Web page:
Watches, warnings issued for Steamboat area as storm approaches | SteamboatToday.com

Watches, warnings issued for Steamboat area as storm approaches

The latest winter storm had brought nine inches of snow to the slopes of Steamboat Ski Area as of Tuesday morning.

STEAMBOAT SPRINGS — The National Weather Service in Grand Junction has issued winter storm warnings and watches as well as an avalanche watch for the Steamboat Springs area.

The winter storm warning begins at 6 p.m. Wednesday evening and goes through Thursday night. Impacted areas include the Park, Gore, Elk and Flat Tops mountains, and winds could gust to 50 mph.

"Heavy snow and blowing snow expected," the National Weather Service stated in the warning. "Plan on difficult travel conditions. Total snow accumulations of 8 to 16 inches, with localized amounts up to 20 inches, are expected."

Snow showers were expected during the day Wednesday before the brunt of the storm arrived.

The winter weather advisory begins at 6 p.m. Wednesday and goes through Thursday night. The impacted area includes the city of Steamboat.

Blowing snow is expected with accumulations of up to 4 to 7 inches. Wind gusts could be as high as 35 mph.

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"The moderate winds are forecast to be westerly for a large part of the storm, and those that ski the Steamboat Ski Area know that our snow quality can be adversely affected by westerly winds due to the largely western aspect of Mount Werner," wrote Steamboat meteorologist Mike Weissbluth, who runs snowalarm.com. "Northwest flow is forecast for late in the storm and late in the day Thursday, but when the moisture is decreasing, and this will limit the accumulations of the lightest and fluffiest snow on the backside of the storm."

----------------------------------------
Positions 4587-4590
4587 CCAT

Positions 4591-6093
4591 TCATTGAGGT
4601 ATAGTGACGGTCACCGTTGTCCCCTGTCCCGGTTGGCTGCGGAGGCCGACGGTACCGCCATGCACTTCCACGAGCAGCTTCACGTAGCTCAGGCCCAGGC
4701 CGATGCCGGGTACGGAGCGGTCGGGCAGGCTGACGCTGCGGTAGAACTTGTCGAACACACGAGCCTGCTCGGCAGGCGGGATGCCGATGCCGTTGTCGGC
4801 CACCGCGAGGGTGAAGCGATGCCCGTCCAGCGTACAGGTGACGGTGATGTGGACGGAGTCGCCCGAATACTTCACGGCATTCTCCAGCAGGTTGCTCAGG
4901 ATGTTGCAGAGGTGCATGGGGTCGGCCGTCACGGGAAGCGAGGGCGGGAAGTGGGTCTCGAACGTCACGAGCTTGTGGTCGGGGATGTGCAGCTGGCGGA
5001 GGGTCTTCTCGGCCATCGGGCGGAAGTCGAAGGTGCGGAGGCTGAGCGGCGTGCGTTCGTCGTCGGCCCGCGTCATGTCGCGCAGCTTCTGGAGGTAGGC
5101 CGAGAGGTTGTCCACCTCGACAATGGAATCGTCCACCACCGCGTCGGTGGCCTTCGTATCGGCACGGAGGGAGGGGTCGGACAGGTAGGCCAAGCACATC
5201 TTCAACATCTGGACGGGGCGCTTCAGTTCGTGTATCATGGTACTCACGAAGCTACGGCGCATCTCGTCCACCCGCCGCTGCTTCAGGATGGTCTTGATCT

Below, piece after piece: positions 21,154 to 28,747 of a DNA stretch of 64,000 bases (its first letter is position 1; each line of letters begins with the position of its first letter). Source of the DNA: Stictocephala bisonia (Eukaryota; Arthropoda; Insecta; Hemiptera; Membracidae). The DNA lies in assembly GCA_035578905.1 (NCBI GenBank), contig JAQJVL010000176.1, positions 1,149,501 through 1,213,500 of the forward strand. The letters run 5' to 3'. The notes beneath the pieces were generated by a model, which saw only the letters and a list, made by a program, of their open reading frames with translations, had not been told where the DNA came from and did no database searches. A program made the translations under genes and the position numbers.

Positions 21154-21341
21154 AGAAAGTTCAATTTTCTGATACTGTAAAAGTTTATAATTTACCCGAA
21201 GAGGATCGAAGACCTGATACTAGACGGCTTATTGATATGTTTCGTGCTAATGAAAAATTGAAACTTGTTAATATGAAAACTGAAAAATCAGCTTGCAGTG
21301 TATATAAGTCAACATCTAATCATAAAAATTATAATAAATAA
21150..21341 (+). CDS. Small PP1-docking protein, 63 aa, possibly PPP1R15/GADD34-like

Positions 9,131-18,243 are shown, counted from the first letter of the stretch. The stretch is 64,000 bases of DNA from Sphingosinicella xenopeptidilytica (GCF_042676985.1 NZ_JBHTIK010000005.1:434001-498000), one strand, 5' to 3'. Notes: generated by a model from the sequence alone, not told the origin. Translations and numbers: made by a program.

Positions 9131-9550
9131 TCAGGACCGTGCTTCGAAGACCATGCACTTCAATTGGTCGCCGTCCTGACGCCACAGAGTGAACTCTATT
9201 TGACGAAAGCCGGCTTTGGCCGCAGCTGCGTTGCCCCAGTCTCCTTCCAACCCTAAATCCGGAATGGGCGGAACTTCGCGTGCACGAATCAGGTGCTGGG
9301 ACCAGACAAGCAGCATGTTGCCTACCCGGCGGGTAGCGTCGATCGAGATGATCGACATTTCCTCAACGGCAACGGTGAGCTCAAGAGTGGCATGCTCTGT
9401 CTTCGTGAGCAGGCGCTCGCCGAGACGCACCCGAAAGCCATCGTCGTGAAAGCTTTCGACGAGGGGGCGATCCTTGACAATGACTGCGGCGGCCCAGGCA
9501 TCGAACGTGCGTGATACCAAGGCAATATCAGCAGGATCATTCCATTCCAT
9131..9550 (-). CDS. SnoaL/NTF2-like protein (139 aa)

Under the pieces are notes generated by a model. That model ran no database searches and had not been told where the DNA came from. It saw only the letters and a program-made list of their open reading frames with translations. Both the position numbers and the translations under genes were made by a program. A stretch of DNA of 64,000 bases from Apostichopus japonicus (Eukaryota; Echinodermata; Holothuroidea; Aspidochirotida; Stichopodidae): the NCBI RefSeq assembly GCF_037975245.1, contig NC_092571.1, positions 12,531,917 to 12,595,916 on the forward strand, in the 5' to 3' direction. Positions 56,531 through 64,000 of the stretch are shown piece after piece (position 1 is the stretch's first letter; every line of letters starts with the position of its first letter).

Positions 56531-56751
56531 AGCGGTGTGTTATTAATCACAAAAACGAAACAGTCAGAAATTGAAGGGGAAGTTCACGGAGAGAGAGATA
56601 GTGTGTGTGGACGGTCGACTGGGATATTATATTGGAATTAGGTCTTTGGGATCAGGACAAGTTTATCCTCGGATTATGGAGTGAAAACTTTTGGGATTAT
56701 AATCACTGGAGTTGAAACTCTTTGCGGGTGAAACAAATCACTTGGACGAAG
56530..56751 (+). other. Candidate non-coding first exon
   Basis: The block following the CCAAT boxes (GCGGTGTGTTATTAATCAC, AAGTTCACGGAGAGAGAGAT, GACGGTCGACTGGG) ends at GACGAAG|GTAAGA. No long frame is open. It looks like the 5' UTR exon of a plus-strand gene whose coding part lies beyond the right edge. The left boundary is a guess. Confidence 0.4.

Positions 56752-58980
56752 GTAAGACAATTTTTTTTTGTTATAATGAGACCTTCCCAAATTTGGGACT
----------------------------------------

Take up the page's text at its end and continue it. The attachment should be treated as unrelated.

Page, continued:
The avalanche watch was issued for dangerous avalanche conditions beginning Thursday morning.

The avalanche danger could increase to a high level if snow accumulations meet expectations.

"Natural avalanches will become likely, and large dangerous human-triggered avalanches that break near the ground will become very likely," the National Weather Service states.

Another storm is expected early next week.

"There is uncertainty with respect to how quickly this storm moves inland, but it appears another stationary front may form somewhere near our area around Monday or Tuesday, leading to the possibility of more significant snows early in the work week before unseasonably cold air is forecast to wash over the western states behind the storm," Weissbluth said.

To reach Matt Stensland, call 970-871-4247, email mstensland@SteamboatToday.com or follow him on Twitter @SBTStensland.